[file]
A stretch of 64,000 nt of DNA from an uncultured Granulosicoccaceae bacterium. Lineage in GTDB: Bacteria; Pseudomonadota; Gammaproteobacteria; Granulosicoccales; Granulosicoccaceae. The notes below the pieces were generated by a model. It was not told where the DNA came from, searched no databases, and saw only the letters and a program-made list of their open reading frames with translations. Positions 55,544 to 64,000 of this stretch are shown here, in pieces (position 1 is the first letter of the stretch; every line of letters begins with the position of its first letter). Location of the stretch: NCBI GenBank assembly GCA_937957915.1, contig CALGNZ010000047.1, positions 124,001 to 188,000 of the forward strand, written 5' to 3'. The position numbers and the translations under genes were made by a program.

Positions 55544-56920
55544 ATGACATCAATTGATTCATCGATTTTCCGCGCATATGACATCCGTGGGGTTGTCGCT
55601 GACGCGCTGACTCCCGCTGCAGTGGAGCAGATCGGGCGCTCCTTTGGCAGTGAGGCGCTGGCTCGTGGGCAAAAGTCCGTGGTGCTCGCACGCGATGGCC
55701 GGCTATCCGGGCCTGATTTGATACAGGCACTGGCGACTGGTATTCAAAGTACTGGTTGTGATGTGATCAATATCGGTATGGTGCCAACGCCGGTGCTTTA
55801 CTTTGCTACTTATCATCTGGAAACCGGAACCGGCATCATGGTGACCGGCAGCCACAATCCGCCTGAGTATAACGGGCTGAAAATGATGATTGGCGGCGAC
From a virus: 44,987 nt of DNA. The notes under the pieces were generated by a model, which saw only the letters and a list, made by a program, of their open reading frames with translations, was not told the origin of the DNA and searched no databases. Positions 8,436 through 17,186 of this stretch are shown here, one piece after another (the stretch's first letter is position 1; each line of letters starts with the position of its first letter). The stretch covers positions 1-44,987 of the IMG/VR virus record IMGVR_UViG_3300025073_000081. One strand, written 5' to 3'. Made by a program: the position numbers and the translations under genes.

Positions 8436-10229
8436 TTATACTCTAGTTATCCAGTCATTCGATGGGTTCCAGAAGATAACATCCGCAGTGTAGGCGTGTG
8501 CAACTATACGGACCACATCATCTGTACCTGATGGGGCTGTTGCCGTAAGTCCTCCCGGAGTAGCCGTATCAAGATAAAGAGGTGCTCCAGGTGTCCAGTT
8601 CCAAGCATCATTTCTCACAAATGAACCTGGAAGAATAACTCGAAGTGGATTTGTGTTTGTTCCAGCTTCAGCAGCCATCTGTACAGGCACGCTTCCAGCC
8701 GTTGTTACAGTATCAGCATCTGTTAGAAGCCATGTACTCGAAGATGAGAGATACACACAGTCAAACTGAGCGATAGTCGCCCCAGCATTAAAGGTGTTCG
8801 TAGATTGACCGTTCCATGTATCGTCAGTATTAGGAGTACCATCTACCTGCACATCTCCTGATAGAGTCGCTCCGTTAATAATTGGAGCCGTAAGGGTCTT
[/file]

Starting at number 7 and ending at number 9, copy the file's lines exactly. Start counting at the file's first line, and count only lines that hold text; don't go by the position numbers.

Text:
From a virus: 44,987 nt of DNA. The notes under the pieces were generated by a model, which saw only the letters and a list, made by a program, of their open reading frames with translations, was not told the origin of the DNA and searched no databases. Positions 8,436 through 17,186 of this stretch are shown here, one piece after another (the stretch's first letter is position 1; each line of letters starts with the position of its first letter). The stretch covers positions 1-44,987 of the IMG/VR virus record IMGVR_UViG_3300025073_000081. One strand, written 5' to 3'. Made by a program: the position numbers and the translations under genes.

Positions 8436-10229
8436 TTATACTCTAGTTATCCAGTCATTCGATGGGTTCCAGAAGATAACATCCGCAGTGTAGGCGTGTG